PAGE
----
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Your video conferencing backdrop could impact your career

May 21, 2020
A new nationwide study commissioned by Eskenzi PR, and carried out by OnePoll, examined how video conferencing has changed workers’ perception of their colleagues. The results, announced in May, found that 40% of UK workers judge their colleagues on how their house looks over video conferencing.

Fortunately, of those who admit letting the appearance of their co-workers' houses influence their opinion of them, 28% say they now view their co-workers more favourably. Still, it might be an incentive to do some decorating and tidying up, as 12% of respondents said the state of their co-workers’ house negatively influenced their judgements.  

Furthermore, of the 1,000 people interviewed, a quarter said looking professional on video conferencing calls has made them view their co-workers in a better light. Perhaps counter-intuitively, video conferencing has also made a quarter of respondents feel they know their colleagues better and therefore appreciate them more (25%). 

Interestingly, women seemed to be less concerned with these factors than men, with 61% saying they don’t feel they know their colleagues better and view them neither more or less favourably thanks to video conferencing, compared to 50% of men.

Other interesting findings include:

Age groups

Older generations seem to be less concerned with what their co-workers house looks like, with 73% of people over 55 saying their opinion hasn’t changed, compared to 39% for 18-24 year olds and 52% for 25-34.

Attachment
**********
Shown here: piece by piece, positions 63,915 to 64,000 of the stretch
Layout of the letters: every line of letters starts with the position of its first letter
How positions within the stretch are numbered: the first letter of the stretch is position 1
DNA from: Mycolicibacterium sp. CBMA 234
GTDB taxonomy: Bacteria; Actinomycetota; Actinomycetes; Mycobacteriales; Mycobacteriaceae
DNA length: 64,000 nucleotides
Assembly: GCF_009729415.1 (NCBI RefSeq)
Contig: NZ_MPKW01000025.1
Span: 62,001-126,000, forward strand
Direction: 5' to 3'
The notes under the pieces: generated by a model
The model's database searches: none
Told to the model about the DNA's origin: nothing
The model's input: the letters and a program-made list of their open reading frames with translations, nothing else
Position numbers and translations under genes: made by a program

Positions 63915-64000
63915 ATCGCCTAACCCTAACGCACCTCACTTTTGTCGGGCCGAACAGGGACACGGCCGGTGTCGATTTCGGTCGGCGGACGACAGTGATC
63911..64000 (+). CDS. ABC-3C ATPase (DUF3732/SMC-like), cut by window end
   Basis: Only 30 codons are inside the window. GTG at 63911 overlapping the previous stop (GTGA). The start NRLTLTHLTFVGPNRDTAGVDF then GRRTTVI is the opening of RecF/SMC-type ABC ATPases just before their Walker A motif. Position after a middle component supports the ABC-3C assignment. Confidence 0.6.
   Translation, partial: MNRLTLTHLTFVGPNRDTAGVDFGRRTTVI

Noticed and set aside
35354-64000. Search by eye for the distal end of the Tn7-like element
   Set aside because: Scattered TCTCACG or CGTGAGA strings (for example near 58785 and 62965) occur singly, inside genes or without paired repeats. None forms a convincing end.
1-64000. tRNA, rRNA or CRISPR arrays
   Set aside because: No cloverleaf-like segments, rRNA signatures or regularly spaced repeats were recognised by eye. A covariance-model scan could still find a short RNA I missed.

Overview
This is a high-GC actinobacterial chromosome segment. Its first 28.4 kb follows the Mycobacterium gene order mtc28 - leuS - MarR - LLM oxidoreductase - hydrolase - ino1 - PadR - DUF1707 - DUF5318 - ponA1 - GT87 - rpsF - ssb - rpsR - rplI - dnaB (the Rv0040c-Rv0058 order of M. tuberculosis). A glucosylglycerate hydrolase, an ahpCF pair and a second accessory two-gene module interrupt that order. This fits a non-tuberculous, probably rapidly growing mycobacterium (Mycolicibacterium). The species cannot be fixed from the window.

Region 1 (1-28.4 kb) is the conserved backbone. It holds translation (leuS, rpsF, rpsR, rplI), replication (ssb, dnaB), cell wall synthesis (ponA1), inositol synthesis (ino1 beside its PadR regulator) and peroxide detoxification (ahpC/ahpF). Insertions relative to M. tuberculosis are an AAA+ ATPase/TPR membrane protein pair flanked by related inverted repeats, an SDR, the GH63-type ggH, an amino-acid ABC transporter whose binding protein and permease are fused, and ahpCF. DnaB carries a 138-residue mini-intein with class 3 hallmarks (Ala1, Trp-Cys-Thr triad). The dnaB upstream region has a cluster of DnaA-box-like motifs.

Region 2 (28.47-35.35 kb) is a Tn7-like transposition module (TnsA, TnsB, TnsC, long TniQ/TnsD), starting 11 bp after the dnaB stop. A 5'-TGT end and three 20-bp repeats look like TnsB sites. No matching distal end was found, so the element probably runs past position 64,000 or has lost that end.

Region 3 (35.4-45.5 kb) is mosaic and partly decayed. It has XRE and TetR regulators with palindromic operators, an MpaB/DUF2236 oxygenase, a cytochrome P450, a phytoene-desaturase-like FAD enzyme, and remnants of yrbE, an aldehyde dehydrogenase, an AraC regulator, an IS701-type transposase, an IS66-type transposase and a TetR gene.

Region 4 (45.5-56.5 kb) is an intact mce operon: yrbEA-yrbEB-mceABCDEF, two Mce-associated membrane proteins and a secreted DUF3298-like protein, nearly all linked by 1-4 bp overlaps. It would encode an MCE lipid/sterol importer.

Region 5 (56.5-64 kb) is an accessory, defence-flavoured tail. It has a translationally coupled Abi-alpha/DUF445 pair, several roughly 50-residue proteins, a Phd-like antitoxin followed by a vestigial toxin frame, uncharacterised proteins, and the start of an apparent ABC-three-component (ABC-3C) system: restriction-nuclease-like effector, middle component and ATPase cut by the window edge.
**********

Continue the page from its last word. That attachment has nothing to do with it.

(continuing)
Gender

Men were more likely to say they view their co-workers in a more positive light thanks to video conferencing because they feel they got to know them better (30% of males versus 20% of females).  Women were less concerned with how their colleagues presented themselves professionally. 17% of men cited this as the reason they view their co-workers less favourably, compared to just 10% of women.

Yvonne Eskenzi, founder and owner of Eskenzi PR said, “In 2017, the BBC ran the headline ‘Children interrupt BBC News interview’, when political scientist Robert Kelly’s children irrupted in the room where he was in a video conference in his home office. Today, such an event would be hardly newsworthy, as some 20 million Britons have shifted to remote work and have learnt how hard it is to keep pets off their keyboards and flatmates in pyjamas out of shot.”

“It seems these relatable incidents have made people see a more human side of their colleagues. Our survey, however, also highlighted how important it still is to curate the details, even as we all work out of our living rooms and bedrooms. Ultimately, the secret is striking a balance between professional and approachable. And for those of us that don’t want the hassle, there are always Zoom backgrounds!”

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